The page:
(speaker)New School for Social Research (New York, N.Y. : 1919-1997)
February 13 1964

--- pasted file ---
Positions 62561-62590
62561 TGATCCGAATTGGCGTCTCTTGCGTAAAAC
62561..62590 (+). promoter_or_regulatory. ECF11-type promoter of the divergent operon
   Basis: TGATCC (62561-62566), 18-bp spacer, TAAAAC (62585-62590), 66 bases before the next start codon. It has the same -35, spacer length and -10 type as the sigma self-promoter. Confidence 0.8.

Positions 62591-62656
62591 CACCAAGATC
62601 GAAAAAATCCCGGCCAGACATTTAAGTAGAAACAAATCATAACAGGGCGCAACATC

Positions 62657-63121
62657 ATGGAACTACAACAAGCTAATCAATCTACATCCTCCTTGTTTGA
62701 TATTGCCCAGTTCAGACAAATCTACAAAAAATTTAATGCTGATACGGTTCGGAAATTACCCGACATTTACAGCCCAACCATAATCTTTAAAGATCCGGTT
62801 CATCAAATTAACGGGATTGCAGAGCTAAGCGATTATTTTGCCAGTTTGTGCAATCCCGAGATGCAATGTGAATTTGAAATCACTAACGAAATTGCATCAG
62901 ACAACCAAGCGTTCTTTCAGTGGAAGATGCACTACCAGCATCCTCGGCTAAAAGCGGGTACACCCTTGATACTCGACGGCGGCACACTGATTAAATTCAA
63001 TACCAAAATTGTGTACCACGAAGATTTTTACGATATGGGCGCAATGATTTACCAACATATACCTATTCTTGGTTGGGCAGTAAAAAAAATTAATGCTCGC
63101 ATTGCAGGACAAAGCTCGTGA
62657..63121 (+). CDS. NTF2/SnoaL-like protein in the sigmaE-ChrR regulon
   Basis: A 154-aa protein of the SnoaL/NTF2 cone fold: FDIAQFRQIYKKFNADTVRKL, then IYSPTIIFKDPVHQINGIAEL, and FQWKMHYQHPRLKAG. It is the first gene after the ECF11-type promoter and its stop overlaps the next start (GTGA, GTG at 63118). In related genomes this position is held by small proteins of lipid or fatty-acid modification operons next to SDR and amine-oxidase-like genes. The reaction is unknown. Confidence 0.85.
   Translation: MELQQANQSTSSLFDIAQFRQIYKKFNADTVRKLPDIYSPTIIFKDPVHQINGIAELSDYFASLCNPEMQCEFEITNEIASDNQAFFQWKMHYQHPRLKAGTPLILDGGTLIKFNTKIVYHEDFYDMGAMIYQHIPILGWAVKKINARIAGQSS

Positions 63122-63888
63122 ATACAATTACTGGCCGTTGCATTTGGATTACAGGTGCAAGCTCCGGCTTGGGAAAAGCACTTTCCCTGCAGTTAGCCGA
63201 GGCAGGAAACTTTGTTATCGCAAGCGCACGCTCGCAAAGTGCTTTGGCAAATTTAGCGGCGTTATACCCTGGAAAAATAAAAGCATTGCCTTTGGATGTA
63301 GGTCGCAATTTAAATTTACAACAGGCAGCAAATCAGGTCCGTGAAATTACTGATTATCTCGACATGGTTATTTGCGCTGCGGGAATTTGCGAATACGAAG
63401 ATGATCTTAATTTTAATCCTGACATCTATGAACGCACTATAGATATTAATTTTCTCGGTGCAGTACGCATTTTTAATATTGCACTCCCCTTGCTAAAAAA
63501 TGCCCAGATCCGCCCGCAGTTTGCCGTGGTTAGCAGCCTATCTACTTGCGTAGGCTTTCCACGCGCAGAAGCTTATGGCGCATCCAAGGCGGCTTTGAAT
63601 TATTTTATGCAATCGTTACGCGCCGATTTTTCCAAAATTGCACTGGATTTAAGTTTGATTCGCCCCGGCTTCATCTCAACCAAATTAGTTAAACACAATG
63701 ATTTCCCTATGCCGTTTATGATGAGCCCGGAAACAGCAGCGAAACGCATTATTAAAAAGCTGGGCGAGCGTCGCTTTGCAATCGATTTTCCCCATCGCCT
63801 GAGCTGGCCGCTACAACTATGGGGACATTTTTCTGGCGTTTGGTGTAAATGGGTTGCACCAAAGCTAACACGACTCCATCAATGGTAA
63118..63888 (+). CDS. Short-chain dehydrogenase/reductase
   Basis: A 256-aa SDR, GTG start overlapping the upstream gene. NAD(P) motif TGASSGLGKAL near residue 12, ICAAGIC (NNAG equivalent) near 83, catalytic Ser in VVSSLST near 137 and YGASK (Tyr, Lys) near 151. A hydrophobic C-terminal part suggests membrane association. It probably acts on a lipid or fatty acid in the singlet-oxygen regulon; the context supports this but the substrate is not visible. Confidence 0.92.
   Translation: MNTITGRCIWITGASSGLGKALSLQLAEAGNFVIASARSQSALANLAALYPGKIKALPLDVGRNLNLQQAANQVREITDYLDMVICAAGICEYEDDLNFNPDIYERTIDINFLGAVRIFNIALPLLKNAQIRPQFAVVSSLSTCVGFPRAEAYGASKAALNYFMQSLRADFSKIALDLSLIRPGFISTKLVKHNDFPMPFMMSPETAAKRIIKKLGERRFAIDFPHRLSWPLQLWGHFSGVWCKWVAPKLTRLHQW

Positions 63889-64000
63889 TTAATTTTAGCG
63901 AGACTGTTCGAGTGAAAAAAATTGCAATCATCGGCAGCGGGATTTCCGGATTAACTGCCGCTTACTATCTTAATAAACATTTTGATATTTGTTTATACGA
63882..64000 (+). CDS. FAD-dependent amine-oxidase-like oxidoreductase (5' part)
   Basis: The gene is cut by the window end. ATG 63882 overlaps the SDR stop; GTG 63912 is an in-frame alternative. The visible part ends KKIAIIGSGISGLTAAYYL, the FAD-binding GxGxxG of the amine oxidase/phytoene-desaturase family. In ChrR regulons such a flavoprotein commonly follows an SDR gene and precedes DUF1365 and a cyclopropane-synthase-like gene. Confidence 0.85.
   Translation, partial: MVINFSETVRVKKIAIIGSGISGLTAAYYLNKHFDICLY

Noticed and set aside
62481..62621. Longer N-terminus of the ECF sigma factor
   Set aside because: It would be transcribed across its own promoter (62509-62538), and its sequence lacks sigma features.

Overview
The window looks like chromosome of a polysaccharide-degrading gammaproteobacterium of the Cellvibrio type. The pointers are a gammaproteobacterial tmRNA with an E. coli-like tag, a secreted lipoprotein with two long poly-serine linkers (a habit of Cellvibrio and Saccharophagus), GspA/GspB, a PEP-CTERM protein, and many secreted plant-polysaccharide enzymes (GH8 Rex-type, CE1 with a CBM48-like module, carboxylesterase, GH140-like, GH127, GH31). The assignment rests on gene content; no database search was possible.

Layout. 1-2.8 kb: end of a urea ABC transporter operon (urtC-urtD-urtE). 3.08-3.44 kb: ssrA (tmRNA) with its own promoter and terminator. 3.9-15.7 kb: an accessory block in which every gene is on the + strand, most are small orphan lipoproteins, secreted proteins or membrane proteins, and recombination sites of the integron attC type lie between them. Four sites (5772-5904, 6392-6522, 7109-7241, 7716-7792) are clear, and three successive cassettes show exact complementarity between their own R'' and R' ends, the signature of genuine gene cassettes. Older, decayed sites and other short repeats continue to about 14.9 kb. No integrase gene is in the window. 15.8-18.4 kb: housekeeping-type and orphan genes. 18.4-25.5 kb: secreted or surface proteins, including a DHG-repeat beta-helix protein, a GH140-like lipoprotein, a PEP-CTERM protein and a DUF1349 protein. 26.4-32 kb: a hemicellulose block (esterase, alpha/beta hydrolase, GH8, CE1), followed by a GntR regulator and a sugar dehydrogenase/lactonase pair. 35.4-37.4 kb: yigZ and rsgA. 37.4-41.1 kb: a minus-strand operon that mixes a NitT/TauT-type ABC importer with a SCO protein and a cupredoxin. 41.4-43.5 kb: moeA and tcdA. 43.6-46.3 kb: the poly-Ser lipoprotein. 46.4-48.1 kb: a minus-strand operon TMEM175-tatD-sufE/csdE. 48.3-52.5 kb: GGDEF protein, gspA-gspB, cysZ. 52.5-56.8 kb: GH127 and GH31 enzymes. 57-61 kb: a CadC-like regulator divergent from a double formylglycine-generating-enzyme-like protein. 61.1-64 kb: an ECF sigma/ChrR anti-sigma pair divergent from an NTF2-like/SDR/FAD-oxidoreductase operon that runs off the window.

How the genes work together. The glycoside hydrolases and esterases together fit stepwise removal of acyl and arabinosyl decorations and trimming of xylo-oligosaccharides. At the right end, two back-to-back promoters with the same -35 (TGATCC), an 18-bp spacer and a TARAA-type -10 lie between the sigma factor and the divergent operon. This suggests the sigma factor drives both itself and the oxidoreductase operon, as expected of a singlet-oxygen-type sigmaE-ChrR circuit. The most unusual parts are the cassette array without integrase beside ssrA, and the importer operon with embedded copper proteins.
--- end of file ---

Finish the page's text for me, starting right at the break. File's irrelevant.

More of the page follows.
Joseph Monserrat discusses the Puerto Rican experience as a colony and as principality; he also emphasizes the Puerto Rican community’s integrated nature. Monserrat explains that segregation has never been legally sanctioned in Puerto Rican society, and relates it to contemporary difficulties faced by the Puerto Rican community in segregated American society. Monserrat relates this struggle to the American race crisis, which he calls an American race revolution, and to struggles in the global South and among persons of color worldwide, which he calls “the Color Revolution.” Monserrat gives a historical perspective on the role of colonialism and slavery in the evolution of contemporary Puerto Rican society. He also gives an overview of the processes of immigration and assimilation. Monserrat references Martin Luther King, Jr., repeatedly. During the question and answer portion of the lecture, Monserrat responds to questions on Adam Clayton Powell, Jr., the desegregation of and proposed second boycott of New York City public schools.
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